In this example we'll look at how you can implement this login flow using Django and python-oauth2.

Set up a Profile model

You‘ll need a place to store all of your Twitter OAuth credentials after the user has logged in. In your app’s file you should add something that resembles the following model.

class Profile(models.Model):
    user = models.ForeignKey(User)
    oauth_token = models.CharField(max_length=200)
    oauth_secret = models.CharField(max_length=200)

Set up your Django views

Your should look something like the following. Basically, you need to have a login URL, a callback URL that Twitter will redirect your users back to, and a logout URL.

In this example ^login/ and twitter_login will send the user to Twitter to be logged in, ^login/authenticated/ and twitter_authenticated will confirm the login, create the account if necessary, and log the user into the application, and ^logout/ logs the user out in the twitter_logout view.

from django.conf.urls.defaults import *
from django.contrib import admin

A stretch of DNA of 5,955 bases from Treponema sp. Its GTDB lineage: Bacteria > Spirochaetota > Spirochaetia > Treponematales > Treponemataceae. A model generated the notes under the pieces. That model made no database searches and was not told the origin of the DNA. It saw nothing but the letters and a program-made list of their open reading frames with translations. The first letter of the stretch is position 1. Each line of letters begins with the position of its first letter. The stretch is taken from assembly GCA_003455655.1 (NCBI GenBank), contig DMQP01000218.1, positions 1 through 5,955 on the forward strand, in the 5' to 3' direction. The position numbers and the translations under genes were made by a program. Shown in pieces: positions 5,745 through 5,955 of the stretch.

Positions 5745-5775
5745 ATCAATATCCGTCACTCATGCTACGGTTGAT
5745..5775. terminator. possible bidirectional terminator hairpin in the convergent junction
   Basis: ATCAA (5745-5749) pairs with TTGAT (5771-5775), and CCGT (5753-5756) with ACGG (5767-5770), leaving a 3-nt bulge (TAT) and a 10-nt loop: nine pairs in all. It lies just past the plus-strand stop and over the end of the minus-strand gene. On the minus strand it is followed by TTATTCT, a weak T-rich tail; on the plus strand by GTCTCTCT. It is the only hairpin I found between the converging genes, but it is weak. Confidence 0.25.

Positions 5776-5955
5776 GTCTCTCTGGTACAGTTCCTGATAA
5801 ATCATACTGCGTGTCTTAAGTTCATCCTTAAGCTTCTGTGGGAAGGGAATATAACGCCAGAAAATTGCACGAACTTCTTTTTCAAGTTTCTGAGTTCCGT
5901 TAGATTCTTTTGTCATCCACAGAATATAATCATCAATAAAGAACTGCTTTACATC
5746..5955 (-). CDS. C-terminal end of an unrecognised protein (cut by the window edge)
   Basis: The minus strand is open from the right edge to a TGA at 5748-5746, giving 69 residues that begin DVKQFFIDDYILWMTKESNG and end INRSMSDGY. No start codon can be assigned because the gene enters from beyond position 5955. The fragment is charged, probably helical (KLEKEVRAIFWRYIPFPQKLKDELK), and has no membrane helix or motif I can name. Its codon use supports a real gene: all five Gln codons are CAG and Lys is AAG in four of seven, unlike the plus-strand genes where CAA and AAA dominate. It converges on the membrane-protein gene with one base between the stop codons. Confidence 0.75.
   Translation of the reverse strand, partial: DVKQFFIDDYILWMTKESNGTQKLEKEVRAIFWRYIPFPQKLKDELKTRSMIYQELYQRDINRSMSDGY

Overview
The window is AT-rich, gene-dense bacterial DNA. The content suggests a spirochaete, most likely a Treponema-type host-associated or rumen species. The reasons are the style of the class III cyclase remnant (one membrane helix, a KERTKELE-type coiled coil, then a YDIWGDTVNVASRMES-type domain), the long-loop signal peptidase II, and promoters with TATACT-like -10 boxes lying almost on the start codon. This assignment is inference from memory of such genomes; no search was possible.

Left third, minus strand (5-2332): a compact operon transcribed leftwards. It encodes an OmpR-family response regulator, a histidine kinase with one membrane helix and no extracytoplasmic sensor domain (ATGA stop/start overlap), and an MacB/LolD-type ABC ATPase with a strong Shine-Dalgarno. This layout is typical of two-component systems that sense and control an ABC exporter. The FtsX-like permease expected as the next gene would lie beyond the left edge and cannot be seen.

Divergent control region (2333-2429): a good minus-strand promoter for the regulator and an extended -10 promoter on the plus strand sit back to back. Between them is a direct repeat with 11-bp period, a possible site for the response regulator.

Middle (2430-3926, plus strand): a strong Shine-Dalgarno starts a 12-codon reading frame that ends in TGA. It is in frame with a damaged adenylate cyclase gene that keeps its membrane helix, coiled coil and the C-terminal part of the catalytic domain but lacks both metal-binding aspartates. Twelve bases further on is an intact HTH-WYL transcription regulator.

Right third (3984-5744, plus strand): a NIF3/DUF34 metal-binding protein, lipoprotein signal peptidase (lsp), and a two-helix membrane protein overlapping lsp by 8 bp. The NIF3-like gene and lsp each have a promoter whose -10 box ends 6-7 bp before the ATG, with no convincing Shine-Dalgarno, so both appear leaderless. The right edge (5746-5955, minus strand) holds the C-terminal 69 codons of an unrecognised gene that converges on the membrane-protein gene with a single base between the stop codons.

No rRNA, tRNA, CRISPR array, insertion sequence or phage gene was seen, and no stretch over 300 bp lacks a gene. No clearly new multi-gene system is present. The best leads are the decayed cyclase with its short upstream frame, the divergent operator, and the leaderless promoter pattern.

from mytwitterapp.views import twitter_login, twitter_logout, \


urlpatterns = patterns('',
    url(r'^admin/doc/', include('django.contrib.admindocs.urls')),
    url(r'^admin/', include(,
    url(r'^login/?$', twitter_login),
    url(r'^logout/?$', twitter_logout),
    url(r'^login/authenticated/?$', twitter_authenticated),

NOTE: The following code was coded for Python 2.4 so some of the libraries and code here might need to be updated if you are using Python 2.6+.

# Python
import oauth2 as oauth
import cgi

# Django
from django.shortcuts import render_to_response
from django.http import HttpResponseRedirect
from django.conf import settings
from django.contrib.auth import authenticate, login, logout
from django.contrib.auth.models import User